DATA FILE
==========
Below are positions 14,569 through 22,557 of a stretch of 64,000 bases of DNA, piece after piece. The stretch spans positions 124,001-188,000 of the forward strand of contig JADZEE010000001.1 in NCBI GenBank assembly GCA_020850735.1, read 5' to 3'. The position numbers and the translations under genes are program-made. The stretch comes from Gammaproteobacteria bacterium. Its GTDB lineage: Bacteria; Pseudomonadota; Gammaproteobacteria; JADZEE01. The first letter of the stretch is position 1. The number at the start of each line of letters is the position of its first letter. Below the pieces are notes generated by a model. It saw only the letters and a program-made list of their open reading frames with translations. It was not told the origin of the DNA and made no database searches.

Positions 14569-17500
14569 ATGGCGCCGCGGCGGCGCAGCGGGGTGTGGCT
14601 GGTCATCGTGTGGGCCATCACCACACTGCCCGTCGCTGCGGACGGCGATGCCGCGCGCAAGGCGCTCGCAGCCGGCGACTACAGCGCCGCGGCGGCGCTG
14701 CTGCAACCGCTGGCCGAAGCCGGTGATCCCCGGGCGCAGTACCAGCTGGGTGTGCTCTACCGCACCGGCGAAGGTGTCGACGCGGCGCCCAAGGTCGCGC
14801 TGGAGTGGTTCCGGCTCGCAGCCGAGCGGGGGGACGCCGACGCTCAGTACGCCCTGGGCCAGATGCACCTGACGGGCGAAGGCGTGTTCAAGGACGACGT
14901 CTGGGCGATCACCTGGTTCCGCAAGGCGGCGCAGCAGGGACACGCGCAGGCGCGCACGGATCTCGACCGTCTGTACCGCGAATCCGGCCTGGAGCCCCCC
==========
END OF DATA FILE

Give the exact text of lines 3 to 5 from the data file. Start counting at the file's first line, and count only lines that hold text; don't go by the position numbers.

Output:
14569 ATGGCGCCGCGGCGGCGCAGCGGGGTGTGGCT
14601 GGTCATCGTGTGGGCCATCACCACACTGCCCGTCGCTGCGGACGGCGATGCCGCGCGCAAGGCGCTCGCAGCCGGCGACTACAGCGCCGCGGCGGCGCTG
14701 CTGCAACCGCTGGCCGAAGCCGGTGATCCCCGGGCGCAGTACCAGCTGGGTGTGCTCTACCGCACCGGCGAAGGTGTCGACGCGGCGCCCAAGGTCGCGC